November, 2012: Breeze Issue #61

A Free Monthly E-Newsletter for Friends of Japan & Teachers of Japanese

Curtis Fortenberry

Monroe Catholic High School
North Pole, AK

The experience I had in Japan was overall, as over used as the term was, awesome. It was by far one the greatest and most life changing experiences that I have ever had. It has not only increased my drive to increase my understanding of the Japanese language but has also shown me that the tsunami has had a greater effect than what was previously read through sources like the local newspaper. My experiences have also inspired me to be as helpful as possible to the Japanese program that is present at Monroe Catholic High School. I also hope that my experiences will be a kind of divining light to my peers to continue their studies in the Japanese language.

Perhaps the largest part of this wonderful experience was the trip into the Tohoku area of Japan, especially the city of Rikuzentakata. I had read before the trip that the tsunami had caused a massive amount of damage in this area of Japan, but this was not accurate to what I had seen. When I saw the city, the words, "There was massive damage," were immediately replaced with, "The town was almost completely washed away." The state of awe that I was in was on the verge of shock and I was practically paralyzed where I stood. Just seeing a town that was less than a skeleton of its former self was dumbfounding.

While staying at the Institute in Osaka I could not help but feel two very powerful sensations. The first sensation was foreshadowing what college could potentially feel like once I start that chapter next year. It almost seemed like I was leaving high school early to become part of college system through my stay at the Japan Foundation. The second sensation was that I had been brought to see a place that had become my second home. Leaving the institute was, excluding the Tohoku excursions, the most painful part of the trip for me.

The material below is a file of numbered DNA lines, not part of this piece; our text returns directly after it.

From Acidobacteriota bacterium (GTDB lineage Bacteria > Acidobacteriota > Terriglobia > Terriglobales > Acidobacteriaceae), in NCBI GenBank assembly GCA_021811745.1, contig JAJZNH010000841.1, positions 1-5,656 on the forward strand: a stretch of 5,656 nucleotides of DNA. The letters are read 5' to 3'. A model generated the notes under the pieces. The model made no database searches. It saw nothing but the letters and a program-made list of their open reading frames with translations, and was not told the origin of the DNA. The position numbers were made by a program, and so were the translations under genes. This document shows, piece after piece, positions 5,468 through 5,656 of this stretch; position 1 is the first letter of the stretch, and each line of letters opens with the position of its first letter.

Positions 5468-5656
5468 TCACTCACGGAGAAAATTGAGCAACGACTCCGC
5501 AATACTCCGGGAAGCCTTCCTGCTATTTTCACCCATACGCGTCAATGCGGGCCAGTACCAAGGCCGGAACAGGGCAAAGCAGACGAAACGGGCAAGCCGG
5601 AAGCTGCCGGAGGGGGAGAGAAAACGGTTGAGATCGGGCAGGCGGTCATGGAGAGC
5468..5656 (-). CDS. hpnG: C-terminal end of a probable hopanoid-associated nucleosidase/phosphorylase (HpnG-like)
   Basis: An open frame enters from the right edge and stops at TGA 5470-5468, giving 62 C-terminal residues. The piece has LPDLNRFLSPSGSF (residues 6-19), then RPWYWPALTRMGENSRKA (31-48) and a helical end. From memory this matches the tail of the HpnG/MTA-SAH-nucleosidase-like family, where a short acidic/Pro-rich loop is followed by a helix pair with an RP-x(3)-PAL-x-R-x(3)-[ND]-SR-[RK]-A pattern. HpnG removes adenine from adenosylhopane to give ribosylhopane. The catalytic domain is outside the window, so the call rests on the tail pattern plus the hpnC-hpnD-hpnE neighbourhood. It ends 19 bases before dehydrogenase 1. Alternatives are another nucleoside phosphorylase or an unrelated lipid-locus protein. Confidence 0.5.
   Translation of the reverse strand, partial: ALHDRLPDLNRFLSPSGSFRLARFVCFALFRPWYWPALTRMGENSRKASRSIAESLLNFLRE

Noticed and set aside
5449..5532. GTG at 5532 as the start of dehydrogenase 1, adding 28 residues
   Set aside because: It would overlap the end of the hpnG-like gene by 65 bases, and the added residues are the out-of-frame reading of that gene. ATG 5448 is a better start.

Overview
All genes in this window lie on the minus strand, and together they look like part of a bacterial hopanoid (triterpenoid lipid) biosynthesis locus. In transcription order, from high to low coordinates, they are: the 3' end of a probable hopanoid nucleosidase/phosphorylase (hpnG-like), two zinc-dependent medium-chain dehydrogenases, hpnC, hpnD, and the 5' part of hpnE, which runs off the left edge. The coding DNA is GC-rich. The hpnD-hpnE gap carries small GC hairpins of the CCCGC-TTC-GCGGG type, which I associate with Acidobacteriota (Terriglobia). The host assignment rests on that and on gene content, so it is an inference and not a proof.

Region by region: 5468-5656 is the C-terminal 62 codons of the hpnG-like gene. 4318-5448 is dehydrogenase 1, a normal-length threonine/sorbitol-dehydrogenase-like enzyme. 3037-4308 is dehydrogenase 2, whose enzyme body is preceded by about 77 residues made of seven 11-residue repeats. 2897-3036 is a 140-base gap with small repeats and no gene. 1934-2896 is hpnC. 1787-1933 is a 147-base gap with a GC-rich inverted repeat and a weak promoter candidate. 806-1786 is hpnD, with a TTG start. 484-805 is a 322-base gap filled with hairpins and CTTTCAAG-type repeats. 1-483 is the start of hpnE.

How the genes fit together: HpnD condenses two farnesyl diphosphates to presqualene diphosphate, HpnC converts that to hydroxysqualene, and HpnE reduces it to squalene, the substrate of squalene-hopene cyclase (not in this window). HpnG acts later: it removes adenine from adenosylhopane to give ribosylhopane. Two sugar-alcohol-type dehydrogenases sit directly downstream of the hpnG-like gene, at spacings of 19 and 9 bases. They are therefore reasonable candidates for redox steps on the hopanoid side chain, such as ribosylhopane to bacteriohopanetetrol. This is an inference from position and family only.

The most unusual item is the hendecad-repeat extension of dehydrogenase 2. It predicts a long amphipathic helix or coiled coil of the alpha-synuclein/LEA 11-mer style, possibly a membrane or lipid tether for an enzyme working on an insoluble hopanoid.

The Homestay portion of the trip was one of the most educational and exciting part of my experiences in Japan. Being with my host family and becoming part of each other's lives for a weekend was a very religious experience in itself, but this is comparable only to the kindness and compassion that was shown to me by this wonderful family. Initially, when I first met with my host brother, Yudai Takahashi, one of the questions he asked me was where I wanted to go in Japan the most, to which I replied Kyoto. Without even a second thought he told me that Kyoto is where we are going the first day of Homestay. I had to be careful when they asked me if I had my eye on any kind of merchandise inside of a store, if I said yes and pointed it out the object would appear next to spontaneously appear in my hand.

Overall, my experience in Japan contributed a great amount of influence to my future studies in the Japanese language. The first thing my experiences showed me was, as I had expected before the trip, that I had not learned even a fraction of an extremely infinitesimal fraction of the language in the short two years that I have studied Japanese. The next thing that my experiences showed me, which was not quite as expected, was that my proficiency in speaking Japanese was very lacking. My experiences in Japan have been like a mental 2x4 to the back of the head and a somewhat harsh voice telling me what needs improvement. However, the voice was also consoling by providing inspiration and solace.

A hope of mine is that my experiences in Japan will serve as a kind of divining rod guiding the user towards the spring. One of the parts of this hope is that my experiences will show my Japanese classmates that there is more to the language, and Japan, than what they are currently hearing. I pray that their drive and inspiration is increased so that Japanese becomes more than a lesson, but a full time hobby. Another part to this hope is that those who are not taking a Japanese class, or those who haven't even considered learning the language, begin trying to learn Japanese, to see why there is so much excitement to be seen. This modest dream is what I hope to show my classmates and friends so that they too can see the light that I have seen.

To Ms. Anderson and Mr. Dickson, you two have been a huge inspiration in my learning of the Japanese language. Your energy and dedication provide an excellent model of what learning, and teaching Japanese looks like. They provide the foundation of what is necessary to truly enjoy the Japanese language. You are the light at the end of the tunnel that we should be trying to find. May others look to you for inspiration and comfort like so many have done before them.

Nippon Through My Eyes Photo Submission


Looking at the Hardship One Year Later.